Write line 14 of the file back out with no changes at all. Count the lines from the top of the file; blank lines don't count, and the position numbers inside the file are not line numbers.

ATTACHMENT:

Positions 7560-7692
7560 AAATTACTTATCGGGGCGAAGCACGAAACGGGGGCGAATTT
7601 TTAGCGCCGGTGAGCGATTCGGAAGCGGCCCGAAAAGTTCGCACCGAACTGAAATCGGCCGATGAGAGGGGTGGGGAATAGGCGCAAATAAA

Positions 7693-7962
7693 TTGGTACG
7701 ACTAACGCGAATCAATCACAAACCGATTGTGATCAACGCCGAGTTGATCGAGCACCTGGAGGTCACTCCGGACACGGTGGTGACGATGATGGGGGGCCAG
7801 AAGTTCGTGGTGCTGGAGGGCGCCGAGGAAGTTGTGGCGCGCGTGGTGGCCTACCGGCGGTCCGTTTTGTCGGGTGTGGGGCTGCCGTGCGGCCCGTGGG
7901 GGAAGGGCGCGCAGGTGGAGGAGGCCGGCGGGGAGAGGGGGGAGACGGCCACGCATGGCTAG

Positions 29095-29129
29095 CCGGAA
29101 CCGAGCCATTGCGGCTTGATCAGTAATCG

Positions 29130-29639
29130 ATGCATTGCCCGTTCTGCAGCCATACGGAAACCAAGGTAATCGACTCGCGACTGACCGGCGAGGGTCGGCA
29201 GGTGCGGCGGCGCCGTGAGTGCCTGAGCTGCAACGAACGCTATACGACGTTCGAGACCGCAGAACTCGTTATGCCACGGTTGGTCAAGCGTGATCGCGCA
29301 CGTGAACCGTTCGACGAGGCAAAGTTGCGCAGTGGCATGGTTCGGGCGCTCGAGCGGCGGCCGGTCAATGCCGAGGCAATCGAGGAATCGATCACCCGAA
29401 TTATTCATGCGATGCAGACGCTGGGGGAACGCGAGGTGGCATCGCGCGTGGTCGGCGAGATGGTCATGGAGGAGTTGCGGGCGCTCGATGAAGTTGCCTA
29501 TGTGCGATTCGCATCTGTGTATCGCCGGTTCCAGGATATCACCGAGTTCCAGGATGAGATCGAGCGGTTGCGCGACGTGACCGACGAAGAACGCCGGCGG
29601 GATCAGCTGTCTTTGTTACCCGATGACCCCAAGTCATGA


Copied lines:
29201 GGTGCGGCGGCGCCGTGAGTGCCTGAGCTGCAACGAACGCTATACGACGTTCGAGACCGCAGAACTCGTTATGCCACGGTTGGTCAAGCGTGATCGCGCA